Section 20
Chapter 19,244

Iron, manganese, and lead at Hawaii Ocean Time-series station ALOHA; temporal variability and an intermediate water hydrothermal plume

Boyle Edward, A.; Bergquist Bridget, A.; Kayser Richard, A.; Mahowald Natalie

Geochimica et Cosmochimica Acta 69(4): 933-952


ISSN/ISBN: 0016-7037
DOI: 10.1016/j.gca.2004.07.034
Accession: 019243246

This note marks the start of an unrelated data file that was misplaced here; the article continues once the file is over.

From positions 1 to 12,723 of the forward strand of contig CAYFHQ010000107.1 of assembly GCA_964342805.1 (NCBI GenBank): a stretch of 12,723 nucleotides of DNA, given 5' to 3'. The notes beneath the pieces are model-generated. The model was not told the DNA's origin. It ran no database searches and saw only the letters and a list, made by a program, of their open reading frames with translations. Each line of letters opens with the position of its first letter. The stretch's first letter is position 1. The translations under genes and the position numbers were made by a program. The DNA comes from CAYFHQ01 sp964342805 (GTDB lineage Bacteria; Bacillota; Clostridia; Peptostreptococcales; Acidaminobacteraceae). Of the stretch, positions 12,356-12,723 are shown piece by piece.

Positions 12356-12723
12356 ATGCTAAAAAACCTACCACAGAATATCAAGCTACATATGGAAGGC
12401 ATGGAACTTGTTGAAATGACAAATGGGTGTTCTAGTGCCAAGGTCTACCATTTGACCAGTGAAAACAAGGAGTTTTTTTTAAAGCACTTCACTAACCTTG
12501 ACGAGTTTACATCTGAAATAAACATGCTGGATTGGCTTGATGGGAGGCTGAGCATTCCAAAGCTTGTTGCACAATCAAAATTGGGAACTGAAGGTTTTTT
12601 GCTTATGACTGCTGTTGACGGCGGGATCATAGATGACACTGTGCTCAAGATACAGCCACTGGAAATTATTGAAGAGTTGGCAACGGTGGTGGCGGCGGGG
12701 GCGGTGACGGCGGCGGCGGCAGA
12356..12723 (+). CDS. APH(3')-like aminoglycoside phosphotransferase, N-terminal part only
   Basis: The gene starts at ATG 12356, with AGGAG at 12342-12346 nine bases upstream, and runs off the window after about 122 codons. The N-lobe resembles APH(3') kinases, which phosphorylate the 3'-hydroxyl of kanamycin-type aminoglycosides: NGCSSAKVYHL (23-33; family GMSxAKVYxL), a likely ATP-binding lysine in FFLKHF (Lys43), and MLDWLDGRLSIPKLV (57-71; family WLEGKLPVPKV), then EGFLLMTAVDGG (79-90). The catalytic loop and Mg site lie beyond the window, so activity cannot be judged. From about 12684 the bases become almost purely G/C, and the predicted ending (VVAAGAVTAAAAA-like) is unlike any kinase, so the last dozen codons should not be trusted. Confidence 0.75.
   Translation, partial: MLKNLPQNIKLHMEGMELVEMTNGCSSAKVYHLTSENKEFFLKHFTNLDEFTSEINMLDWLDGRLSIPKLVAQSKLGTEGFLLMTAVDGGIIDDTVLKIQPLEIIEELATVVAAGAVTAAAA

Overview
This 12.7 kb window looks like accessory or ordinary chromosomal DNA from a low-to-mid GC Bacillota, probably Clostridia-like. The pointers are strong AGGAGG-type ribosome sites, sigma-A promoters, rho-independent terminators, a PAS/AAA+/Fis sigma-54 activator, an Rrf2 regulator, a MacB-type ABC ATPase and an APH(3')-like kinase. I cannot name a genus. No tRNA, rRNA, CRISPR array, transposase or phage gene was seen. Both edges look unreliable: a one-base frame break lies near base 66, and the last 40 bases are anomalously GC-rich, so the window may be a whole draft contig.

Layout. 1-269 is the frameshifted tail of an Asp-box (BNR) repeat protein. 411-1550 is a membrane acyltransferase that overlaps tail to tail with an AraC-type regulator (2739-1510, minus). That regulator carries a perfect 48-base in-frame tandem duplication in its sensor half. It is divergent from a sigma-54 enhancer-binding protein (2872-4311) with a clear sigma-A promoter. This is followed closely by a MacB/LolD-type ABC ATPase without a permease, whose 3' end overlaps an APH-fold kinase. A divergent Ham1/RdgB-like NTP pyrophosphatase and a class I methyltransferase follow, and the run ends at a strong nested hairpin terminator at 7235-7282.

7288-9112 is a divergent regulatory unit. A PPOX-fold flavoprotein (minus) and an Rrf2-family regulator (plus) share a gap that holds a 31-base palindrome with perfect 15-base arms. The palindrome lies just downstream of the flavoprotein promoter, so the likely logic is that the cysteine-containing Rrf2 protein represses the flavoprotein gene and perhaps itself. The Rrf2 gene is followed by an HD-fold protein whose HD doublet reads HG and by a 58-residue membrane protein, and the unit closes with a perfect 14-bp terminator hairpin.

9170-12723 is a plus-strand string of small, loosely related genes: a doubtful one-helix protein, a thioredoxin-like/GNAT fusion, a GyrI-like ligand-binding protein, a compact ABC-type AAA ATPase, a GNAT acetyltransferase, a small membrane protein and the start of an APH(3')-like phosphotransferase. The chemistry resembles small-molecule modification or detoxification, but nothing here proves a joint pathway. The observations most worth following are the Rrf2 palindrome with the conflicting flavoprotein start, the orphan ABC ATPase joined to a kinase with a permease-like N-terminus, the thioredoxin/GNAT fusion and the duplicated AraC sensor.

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Trace metal clean techniques were used to sample Hawaii Ocean Time-series (HOT) station ALOHA on seven occasions between November 1998 and October 2002. On three occasions, full water-column profile samples were obtained; on the other four occasions, surface and near-surface euphotic zone profiles were obtained. Together with three other published samplings, this site may have been monitored for "dissolved" (< or =0.4 or < or =0.2 mu m) Fe more frequently than any other open ocean site in the world.Low Fe concentrations (<0.1 nmol kg (super -1) ) are seen in the lower euphotic zone, and Fe concentrations increase to a maximum in intermediate waters. In the deepwaters (>2500 m), the concentrations we observe (0.4-0.5 nmol kg (super -1) ) are significantly lower than some other deep North Pacific stations but are similar to values that have been reported for a station 350 miles to the northeast. We attribute these low deepwater values to transport of low-Fe Antarctic Bottom Water into the basin and a balance between Fe regeneration and scavenging in the deep water. Near-surface waters have higher Fe levels than observed in the lower euphotic zone. Significant temporal variability is seen in near-surface Fe concentrations (ranging from 0.2-0.7 nmol kg (super -1) ); we attribute these surface Fe fluctuations to variable dust deposition, biological uptake, and changes in the mixed layer depth. This variability could occur only if the surface layer Fe residence time is less than a few years, and based on that constraint, it appears that a higher percentage of the total Fe must be released from North Pacific aerosols compared to North Atlantic aerosols. Surprisingly, significant temporal variability and high particulate Fe concentrations are observed for intermediate waters (1000-1500 m). These features are seen in the depth interval where high delta (super 3) He from the nearby Loihi Seamount hydrothermal fields has been observed; the total Fe/ (super 3) He ratio implies that the hydrothermal vents are the source of the high and variable Fe.The vertical profile of Mn at ALOHA qualitatively resembles other North Pacific Mn profiles with surface and intermediate water maxima, but there are some significant quantitative differences from other reported profiles. The < or =0.4 mu m Mn concentration is highest near the surface, decreases sharply in the upper 500 m, then shows an intermediate water maximum at 800 m and then decreases in the deepest waters; these concentrations are higher than observed at a station 350 miles to the northeast that shows similar vertical variations. It appears that there is a significant Mn gradient (throughout the water column) from HOT towards the northeast. Compared to the first valid oceanic Pb data for samples collected in 1976, Pb at ALOHA in 1997-1999 shows decreases in surface waters and waters shallower than 200 m. Pb concentrations in central North Pacific surface waters have decreased by a factor of 2 during the past 25 yr (from approximately 65 to approximately 30 pmol kg (super -1) ); surface water Pb concentrations in the central North Atlantic and central North Pacific are now comparable. We attribute the surface water Pb decrease to the elimination of leaded gasoline in Japan and to some extent by the U.S. and Canada. We attribute most of the remaining Pb in Pacific surface waters to Asian emissions, more likely due to high-temperature industrial activities such as coal burning rather than to leaded gasoline consumption. A 3-year mixed-layer time series from the nearby HALE-ALOHA mooring site (1997-1999) shows that there is an annual cycle in Pb with concentrations approximately 20% higher in winter months; this rise may be created by downward mixing of the winter mixed layer into the steep gradient of higher Pb in the upper thermocline (Pb concentrations double between the surface and 200 m). From 200 m to the bottom, Pb concentrations decrease to levels of 5-9 pmol kg (super -1) near the bottom; for most of the water column, thermocline and deepwater Pb concentrations do not appear to have changed significantly during the 23-yr interval.

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